Scene & Heard

Scene & Heard Issue 20

Scene & Heard Issue 20
Here in the UK, we as owners of old, less eco-friendly (apparently) modes of transport, tend to feel persecuted by the powers that be. You think we’ve got it bad? Here’s the story from one teenage petrolhead – who wishes to remain anonymous – in Singapore, a country where being a petrolhead is a difficult road to take… I’m a 17-year-old boy from Singapore, which is one of, if not the, worst places possible when it comes to cars. We pay six times more for any new car than anywhere else in the world; a certificate of entitlement that costs an average of $20,000 to 30,000 * to obtain and is only valid for 10 years, after which you must either scrap your car or renew the certificate and double your ...

Scene & Heard Issue 18

Scene & Heard Issue 18
David Murphy is a name intrinsically linked to the burgeoning ‘Retro’ scene, online and in the real world… but what the hell is Retro? “What did all these cars go to before?” A question asked of me by Street Machine’s very own Simon ‘Motorvation’ Coulson 14 years ago.In 2004, we were standing by the entrance road to Santa Pod at the first ever Retro Cars Show, our own little slice of this world, a forum called Retro Rides, barely four months old at the time. Our stand had six cars on it, perfectly placed near the entrance and we could watch all this stuff arriving. You see, it had been less than a year since this whole thing had got its name, Retro, from the magazine that was organising this show.Now you ...

Scene & Heard Issue 8

Scene & Heard Issue 8
This month, we talk to the CEO of Trakbak Racing, and head honcho of Santa Pod, Keith Bartlett How did you get into drag racing? A neighbour of mine, who was into the racing, first took me to Santa Pod in 1967. I was impressed, but at the time I was rallying a Mini Cooper S. In 1971, I broke my foot very badly when I crashed into a tree during a Japanese Banks rally and, while in plaster, my girlfriend at the time suggested we go to Santa Pod. I went up the bank on crutches and watched Dennis Priddle in Mister Six racing Clive Skilton, followed by the Ivan The Terrible Pro Stock Mustang, and after being there for a couple of hours I knew that drag racing was what ...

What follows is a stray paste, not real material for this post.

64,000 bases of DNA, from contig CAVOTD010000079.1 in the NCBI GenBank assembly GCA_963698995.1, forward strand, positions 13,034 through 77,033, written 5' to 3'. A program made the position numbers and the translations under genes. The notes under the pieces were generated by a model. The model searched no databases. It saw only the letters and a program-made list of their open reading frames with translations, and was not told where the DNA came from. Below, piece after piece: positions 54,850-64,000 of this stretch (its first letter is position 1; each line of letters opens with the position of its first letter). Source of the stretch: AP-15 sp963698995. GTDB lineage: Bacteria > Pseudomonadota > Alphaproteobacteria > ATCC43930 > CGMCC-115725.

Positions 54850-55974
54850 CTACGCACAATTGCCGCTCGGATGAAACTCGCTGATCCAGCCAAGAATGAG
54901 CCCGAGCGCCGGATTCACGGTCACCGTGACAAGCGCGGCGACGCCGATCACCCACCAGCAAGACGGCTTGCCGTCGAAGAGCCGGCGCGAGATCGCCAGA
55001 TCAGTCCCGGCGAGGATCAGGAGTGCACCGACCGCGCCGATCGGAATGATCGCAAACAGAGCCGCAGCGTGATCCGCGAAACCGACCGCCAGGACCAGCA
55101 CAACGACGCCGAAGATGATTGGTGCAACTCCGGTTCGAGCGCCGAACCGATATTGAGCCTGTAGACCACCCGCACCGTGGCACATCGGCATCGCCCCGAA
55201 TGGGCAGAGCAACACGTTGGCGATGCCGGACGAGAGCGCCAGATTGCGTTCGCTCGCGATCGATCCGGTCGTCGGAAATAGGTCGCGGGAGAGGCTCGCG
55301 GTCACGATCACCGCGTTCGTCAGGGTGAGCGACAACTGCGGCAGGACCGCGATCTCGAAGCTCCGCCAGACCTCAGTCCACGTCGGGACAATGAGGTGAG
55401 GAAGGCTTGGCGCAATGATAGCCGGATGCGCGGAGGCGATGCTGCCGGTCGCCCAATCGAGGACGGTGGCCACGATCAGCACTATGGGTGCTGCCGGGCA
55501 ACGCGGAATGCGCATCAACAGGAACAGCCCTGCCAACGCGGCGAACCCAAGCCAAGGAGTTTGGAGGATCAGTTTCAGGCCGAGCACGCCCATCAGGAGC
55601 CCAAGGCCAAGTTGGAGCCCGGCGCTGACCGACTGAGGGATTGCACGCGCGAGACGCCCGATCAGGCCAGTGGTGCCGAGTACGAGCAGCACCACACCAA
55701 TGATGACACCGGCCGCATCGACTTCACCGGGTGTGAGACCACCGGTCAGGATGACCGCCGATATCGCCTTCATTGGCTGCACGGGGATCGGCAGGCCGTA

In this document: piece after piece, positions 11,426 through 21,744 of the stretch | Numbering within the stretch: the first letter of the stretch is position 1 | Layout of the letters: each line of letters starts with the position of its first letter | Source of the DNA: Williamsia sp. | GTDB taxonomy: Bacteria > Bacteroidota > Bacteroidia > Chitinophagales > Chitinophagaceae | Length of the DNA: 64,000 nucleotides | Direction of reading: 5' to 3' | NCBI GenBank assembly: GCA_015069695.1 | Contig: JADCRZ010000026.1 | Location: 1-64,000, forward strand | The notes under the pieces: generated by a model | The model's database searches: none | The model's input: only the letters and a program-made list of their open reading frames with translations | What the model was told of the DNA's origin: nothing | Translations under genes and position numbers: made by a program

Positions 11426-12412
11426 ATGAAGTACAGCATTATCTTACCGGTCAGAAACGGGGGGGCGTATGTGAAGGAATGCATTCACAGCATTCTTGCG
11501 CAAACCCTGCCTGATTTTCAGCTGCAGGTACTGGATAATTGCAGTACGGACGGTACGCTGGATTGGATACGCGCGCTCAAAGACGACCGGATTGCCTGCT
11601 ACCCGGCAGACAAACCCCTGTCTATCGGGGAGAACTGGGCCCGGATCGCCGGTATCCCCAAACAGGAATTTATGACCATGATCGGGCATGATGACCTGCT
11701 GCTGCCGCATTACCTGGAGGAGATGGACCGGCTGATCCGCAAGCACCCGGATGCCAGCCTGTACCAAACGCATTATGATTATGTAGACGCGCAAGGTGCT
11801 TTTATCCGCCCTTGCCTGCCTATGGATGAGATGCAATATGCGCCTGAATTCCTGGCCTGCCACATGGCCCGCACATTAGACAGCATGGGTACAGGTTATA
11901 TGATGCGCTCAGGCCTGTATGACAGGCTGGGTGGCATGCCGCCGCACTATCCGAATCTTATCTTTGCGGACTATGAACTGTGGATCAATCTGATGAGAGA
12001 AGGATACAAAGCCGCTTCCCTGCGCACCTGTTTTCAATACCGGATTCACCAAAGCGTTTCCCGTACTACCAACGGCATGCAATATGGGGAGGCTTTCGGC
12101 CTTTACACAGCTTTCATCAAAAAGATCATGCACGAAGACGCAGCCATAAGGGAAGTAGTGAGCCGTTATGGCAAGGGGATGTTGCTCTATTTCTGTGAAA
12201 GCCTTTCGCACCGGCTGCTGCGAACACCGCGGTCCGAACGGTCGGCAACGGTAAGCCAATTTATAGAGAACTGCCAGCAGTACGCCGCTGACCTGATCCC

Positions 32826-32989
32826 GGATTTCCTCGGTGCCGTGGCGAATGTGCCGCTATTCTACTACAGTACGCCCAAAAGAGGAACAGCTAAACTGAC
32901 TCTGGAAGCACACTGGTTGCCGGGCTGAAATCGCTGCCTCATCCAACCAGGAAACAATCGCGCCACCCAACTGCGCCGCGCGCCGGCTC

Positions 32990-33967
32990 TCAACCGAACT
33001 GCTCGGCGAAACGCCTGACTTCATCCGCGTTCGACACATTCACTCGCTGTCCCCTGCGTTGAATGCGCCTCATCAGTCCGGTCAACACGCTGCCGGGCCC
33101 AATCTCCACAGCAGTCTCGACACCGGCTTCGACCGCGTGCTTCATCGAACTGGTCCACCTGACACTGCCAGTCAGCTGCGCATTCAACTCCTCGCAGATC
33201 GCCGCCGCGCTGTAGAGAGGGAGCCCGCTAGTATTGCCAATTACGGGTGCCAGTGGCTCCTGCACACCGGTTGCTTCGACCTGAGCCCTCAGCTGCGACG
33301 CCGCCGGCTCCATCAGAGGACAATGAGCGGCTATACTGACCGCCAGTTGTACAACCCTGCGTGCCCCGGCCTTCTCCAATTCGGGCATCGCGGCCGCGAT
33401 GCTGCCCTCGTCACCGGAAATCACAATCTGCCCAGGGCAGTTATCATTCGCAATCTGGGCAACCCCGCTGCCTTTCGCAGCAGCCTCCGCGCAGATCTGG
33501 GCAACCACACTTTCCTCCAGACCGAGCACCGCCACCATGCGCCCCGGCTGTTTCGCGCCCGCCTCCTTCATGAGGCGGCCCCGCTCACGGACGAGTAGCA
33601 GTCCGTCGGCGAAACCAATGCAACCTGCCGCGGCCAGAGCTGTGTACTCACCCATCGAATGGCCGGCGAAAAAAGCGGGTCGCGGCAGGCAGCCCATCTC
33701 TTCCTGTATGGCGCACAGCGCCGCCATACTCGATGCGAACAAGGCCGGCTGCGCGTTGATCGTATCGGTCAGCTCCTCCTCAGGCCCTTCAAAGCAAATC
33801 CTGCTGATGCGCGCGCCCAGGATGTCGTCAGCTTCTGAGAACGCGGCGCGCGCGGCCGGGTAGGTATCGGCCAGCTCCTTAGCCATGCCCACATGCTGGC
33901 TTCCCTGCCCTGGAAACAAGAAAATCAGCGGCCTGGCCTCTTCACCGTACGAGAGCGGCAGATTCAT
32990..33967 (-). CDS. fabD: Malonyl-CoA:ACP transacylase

Scene & Heard Issue 6

Scene & Heard Issue 6
This is where guest penmen vent their opinions on the scene today. This month, Shaun Wilson: erstwhile editor of the Hot Rod Gazette (nom de guerre: Ed Gasket), and now the voice of Shakespeare County Raceway. For those of you reading who have no idea who I am, I used to produce a little ‘underground’ magazine called Hot Rod Gazette. It wasn’t available in the shops; we just hawked it around a few cruises and shows, and largely sold it by subscription. It was a non-profit making scheme, and all its proceeds were put into sponsoring shows or, occasionally, where a rodder or racer had found themselves in hard times, we’d give them a little something to help out and let them know that they were part of a big family who cared. It ...

Scene & Heard Issue 4

Scene & Heard Issue  4
A column for venting opinions about the scene today. This month, Jon Hill’s returning rantings Where have all the ‘glass cars gone? When, for want of a better term, customising started in this country, there was a wealth of suitable rodding material – it was a time when pre-war cars were plentiful and there really were steel ’32 Fords about, although these, alas, had been raced to death on the oval circuit and were relatively thin on the ground. In the era of the jack-up kit, virtually anything went and we had a massive variety of cars as it was acceptable to modify virtually new cars too. Not surprisingly, this scene of ours has its roots in American hot rodding so it was natural to ape what was going on in the ...

Scene & Heard Issue 2

Scene & Heard Issue 2
This is a column for venting opinions about the scene today – this month, it’s Jon Hill So, Street Machine’s back and I for one couldn’t be happier. I worked on what could be termed the ‘controversial years’ – although they were years that have kind of formed the basis for what’s happened since – and I have to say though, stuff that has seriously divided the scene, too. I genuinely believe we need an open-minded mag like Street Machine back. There are some great forums out there but you need a magazine with a direction to kind of bond it all together. For me, Street Machine had an ethos – one that’s slipped in favour of, dare I say it, elitism, and I personally think we need to get back ...